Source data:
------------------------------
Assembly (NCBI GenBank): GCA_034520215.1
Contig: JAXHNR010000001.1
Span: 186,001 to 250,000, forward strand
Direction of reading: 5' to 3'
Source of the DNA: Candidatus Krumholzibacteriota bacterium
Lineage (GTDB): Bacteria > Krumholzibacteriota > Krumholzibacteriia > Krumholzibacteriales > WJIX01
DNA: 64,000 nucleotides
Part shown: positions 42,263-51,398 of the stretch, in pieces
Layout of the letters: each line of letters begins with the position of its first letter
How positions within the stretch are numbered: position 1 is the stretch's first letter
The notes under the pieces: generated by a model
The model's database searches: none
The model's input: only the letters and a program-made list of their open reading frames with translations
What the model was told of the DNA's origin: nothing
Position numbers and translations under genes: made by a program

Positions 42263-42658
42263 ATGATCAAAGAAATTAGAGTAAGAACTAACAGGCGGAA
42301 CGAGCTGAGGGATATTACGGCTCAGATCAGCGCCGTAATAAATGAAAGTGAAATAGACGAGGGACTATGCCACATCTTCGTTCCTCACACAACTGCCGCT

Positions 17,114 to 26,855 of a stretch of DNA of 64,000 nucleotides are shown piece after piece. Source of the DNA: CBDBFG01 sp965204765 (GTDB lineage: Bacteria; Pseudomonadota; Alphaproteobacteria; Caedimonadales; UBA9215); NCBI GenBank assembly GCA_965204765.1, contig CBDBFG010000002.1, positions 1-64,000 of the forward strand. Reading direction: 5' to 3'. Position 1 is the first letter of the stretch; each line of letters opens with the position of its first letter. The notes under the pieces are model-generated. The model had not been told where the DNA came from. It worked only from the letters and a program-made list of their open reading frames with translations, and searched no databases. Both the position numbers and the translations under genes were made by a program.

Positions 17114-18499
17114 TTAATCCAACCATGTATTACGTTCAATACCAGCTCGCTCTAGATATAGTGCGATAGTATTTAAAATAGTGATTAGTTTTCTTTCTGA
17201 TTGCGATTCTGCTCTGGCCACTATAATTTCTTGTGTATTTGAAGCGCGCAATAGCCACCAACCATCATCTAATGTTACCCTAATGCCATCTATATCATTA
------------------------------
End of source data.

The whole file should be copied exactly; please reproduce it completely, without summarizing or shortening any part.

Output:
Assembly (NCBI GenBank): GCA_034520215.1
Contig: JAXHNR010000001.1
Span: 186,001 to 250,000, forward strand
Direction of reading: 5' to 3'
Source of the DNA: Candidatus Krumholzibacteriota bacterium
Lineage (GTDB): Bacteria > Krumholzibacteriota > Krumholzibacteriia > Krumholzibacteriales > WJIX01
DNA: 64,000 nucleotides
Part shown: positions 42,263-51,398 of the stretch, in pieces
Layout of the letters: each line of letters begins with the position of its first letter
How positions within the stretch are numbered: position 1 is the stretch's first letter
The notes under the pieces: generated by a model
The model's database searches: none
The model's input: only the letters and a program-made list of their open reading frames with translations
What the model was told of the DNA's origin: nothing
Position numbers and translations under genes: made by a program

Positions 42263-42658
42263 ATGATCAAAGAAATTAGAGTAAGAACTAACAGGCGGAA
42301 CGAGCTGAGGGATATTACGGCTCAGATCAGCGCCGTAATAAATGAAAGTGAAATAGACGAGGGACTATGCCACATCTTCGTTCCTCACACAACTGCCGCT

Positions 17,114 to 26,855 of a stretch of DNA of 64,000 nucleotides are shown piece after piece. Source of the DNA: CBDBFG01 sp965204765 (GTDB lineage: Bacteria; Pseudomonadota; Alphaproteobacteria; Caedimonadales; UBA9215); NCBI GenBank assembly GCA_965204765.1, contig CBDBFG010000002.1, positions 1-64,000 of the forward strand. Reading direction: 5' to 3'. Position 1 is the first letter of the stretch; each line of letters opens with the position of its first letter. The notes under the pieces are model-generated. The model had not been told where the DNA came from. It worked only from the letters and a program-made list of their open reading frames with translations, and searched no databases. Both the position numbers and the translations under genes were made by a program.

Positions 17114-18499
17114 TTAATCCAACCATGTATTACGTTCAATACCAGCTCGCTCTAGATATAGTGCGATAGTATTTAAAATAGTGATTAGTTTTCTTTCTGA
17201 TTGCGATTCTGCTCTGGCCACTATAATTTCTTGTGTATTTGAAGCGCGCAATAGCCACCAACCATCATCTAATGTTACCCTAATGCCATCTATATCATTA